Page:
Diocesan priest speaks at national convention about Hispanic vocations

Seminarian Michael Batista of St. Maximilian Kolbe Parish in Orlando participates in the Mass during the Seminarian Convocation. PHOTO ANDREA NAVARRO

ORLANDO | Fifty-two percent of the Catholics in the U.S. under 30 are Hispanic or Latino, yet they only reflect 15% of the Ordination class of 2013. This has been the trend for several years and the disparity caused the Bishops’ Committee on Clergy, Consecrated Life and Vocations of the United States Conference of Catholic Bishops to question why. They enlisted the help of the National Conference of Diocesan Vocations Directors. Four years later, there is new data and greater hope.

In 2014, the vocation directors conference formed the Hispanic Subcommittee with the goal of increasing the number of Hispanic vocations in general, but with a particular focus on U.S. born Hispanic seminarians and ultimately priests. As chairman, Father Jorge Torres, pastor of Holy Redeemer Parish in Kissimmee and Director of Seminarians for the Diocese of Orlando, recently attended the National Conference of Vocations Directors to report the results of their efforts in a 90-minute workshop, Sept. 17 in Scottsdale, Arizona.

Experts in each branch of vocations nationwide contributed to the assessment of the status of Hispanic/Latino vocations in the U.S. Although, at the time, it was thought that the issue was that most Hispanics/Latinos in the U.S. were foreign-born, those statistics are changing, further confounding the disparity compared to other cultures. “Others ordination rates are parallel to their demographics,” stated Father Torres. “Except for Asians. While Asians represent 3% of the Catholic Church, they make up 9% of the ordination class.”

Father Torres explained, “A lot of times, people think they’re (Hispanics) learning English and getting acclimated…, but they’ve gone past that… they are already speaking in English; they don’t have immigration issues; they have a driver’s license, and the question is, why is that demographic not responding as much in vocations? Our goal is to inspire vocation directors, youth ministers, campus ministers, to engage this demographic.”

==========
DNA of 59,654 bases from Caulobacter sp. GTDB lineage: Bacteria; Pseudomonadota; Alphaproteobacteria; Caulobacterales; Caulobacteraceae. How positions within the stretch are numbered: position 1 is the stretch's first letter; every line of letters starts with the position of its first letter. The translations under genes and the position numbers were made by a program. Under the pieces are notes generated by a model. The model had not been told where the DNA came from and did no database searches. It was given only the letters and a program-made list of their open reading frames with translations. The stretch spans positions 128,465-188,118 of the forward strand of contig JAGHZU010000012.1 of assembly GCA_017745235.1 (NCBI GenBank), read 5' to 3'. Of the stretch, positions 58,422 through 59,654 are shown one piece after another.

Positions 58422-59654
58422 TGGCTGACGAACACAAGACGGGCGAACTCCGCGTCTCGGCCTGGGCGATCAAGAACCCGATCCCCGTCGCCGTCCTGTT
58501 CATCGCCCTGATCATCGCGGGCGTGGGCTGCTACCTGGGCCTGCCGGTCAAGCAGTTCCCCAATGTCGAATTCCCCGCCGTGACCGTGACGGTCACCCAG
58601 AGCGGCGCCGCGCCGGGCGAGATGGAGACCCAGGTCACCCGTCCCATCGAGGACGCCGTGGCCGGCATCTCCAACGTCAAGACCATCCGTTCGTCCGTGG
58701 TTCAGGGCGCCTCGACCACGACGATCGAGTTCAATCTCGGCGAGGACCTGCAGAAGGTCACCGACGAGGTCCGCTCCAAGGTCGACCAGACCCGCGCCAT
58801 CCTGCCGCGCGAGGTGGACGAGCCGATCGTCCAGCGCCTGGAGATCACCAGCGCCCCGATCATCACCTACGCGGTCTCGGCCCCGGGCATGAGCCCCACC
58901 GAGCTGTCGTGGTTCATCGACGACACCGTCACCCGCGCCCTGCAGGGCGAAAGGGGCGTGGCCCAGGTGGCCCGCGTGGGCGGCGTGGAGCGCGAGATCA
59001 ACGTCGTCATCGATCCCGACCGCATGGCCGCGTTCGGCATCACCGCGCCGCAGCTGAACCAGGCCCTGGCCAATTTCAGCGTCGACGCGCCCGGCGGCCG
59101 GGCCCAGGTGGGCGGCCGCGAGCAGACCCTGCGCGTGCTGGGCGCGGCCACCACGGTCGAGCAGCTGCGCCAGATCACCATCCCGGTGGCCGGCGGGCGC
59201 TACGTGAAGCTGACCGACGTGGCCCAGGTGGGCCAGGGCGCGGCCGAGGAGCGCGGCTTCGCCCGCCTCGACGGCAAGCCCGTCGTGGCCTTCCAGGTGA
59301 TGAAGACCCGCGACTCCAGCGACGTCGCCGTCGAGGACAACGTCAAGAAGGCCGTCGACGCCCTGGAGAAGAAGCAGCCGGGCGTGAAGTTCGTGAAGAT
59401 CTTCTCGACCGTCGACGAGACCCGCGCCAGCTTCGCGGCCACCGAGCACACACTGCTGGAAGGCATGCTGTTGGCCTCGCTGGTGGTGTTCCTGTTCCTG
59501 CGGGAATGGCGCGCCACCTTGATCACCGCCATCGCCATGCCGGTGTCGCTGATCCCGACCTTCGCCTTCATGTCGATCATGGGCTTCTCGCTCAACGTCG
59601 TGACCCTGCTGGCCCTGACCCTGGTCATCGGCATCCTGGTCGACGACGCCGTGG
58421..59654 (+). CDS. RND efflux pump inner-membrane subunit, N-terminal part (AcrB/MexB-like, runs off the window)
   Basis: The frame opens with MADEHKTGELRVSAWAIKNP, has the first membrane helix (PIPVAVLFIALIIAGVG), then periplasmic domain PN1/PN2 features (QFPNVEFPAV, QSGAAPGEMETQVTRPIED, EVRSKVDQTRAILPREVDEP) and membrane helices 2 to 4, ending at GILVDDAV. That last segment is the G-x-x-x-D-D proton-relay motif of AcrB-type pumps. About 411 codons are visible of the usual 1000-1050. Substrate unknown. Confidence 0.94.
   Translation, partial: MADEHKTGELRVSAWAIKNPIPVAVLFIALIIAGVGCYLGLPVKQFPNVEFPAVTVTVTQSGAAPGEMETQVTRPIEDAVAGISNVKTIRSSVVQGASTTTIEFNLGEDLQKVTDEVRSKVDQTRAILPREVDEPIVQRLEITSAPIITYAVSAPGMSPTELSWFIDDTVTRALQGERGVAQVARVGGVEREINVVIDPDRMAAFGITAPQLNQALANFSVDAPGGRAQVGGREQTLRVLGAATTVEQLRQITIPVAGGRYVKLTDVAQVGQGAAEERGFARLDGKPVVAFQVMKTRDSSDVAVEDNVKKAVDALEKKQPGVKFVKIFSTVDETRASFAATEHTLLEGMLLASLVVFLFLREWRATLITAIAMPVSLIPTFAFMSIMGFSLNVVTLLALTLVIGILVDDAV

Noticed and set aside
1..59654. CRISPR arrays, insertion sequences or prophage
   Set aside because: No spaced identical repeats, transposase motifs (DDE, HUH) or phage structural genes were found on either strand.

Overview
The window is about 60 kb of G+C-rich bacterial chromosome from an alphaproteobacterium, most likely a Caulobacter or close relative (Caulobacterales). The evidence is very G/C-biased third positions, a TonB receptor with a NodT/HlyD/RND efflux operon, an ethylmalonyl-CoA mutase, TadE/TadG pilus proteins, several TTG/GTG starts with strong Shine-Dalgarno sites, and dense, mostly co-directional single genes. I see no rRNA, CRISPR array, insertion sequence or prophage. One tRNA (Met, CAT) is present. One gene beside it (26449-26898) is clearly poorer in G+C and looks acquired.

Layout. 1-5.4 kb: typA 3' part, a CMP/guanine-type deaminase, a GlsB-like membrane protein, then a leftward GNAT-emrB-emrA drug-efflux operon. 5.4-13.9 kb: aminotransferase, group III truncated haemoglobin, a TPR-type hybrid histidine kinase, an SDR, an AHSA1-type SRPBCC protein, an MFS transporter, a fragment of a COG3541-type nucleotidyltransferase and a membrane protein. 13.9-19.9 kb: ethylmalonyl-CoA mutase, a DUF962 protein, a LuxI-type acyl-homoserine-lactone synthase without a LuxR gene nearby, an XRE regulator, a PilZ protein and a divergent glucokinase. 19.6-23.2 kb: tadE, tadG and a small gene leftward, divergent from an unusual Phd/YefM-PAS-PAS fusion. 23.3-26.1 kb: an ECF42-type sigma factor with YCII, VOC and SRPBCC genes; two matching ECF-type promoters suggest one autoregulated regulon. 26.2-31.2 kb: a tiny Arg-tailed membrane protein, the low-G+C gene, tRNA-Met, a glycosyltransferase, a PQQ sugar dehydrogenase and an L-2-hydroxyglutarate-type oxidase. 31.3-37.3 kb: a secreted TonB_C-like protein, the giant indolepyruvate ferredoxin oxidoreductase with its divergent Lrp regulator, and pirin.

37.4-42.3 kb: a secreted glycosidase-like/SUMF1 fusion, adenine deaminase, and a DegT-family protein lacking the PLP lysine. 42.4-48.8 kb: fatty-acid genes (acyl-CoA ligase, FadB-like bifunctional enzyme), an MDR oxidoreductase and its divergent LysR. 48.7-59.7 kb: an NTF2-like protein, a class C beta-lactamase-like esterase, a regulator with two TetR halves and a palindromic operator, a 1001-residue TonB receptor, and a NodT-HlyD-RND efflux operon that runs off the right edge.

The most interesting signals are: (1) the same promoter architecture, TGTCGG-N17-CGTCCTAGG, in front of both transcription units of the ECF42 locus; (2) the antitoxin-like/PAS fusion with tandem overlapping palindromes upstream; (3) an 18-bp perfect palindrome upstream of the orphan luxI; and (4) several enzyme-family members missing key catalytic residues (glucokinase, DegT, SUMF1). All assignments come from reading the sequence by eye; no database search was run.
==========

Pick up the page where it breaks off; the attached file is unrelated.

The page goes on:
He also noted that increasing the enrollment of Hispanics in Catholic schools increases the high school graduation rate and inspires a desire to attend college. “College will help vocations,” said Father Torres. Pastoral ministries are also significant, he noted. “People believe, I need to have either one or the other, a Spanish youth group or an English youth group,” he said. He points to the suggestion of V Encuentro, a 4-year process that invites Catholics in the U.S. to missionary activity and leadership development. They propose “…we need both. They are not mutually exclusive. We can have Mass in various languages… And it’s not just the language. The group may be speaking in English, but the culture is Hispanic, meaning the tías (aunts) are still sitting in the corner watching the teens.”

He encourages campus ministers and parish youth groups to do whatever they can to increase the number of young Hispanics/Latinos to go to college.

Although it sounds unusual, it addresses the fact that one needs to know their identity within their cultural values and experiences. The workshop covered this issue of intercultural competency. “Unless I’m able to name the values in my own culture, then I won’t be able to know why I feel different or out of place or why I reject or am open to the values presented in a different group.” This is key as, if parishes and vocation directors are unaware of the cultural dynamics and belief of a group, then they cannot effectively plant “the seeds of the Gospel”, as St. Pope John Paul II referred to it. Father Torres explained it as, “The values that are already ingrained in the culture that promote or are open the Gospel before it even arrives.”

His workshop sought to help vocations directors and parishes identify the seeds of the Gospel in the Hispanic/Latino culture and affirm them. “This way they can seek ways to inspire them by seeking areas for growth and areas to celebrate,” he said.

The good news is that efforts are working. “It’s just going to take time,” he added. “Fifty-percent of Diocese of Orlando seminarians are Hispanic. So we’re doing better than the rest of the country in attracting Hispanics.”

He notes, “After working on the committee we can report that nationally the theologians in formation to the priesthood are now 15%. The ordination class for 2018 is 20% Hispanic. Forming the leaders of tomorrow from the Hispanics that grew up here is a sign that the communities are maturing.

“There’s great hope for the future. We are very hopeful of what God can do with the seminarians and priests that we have. The harvest is abundant and we’re looking forward to going out there and getting more.”

By Glenda Meekins of the Florida Catholic – September 20, 2018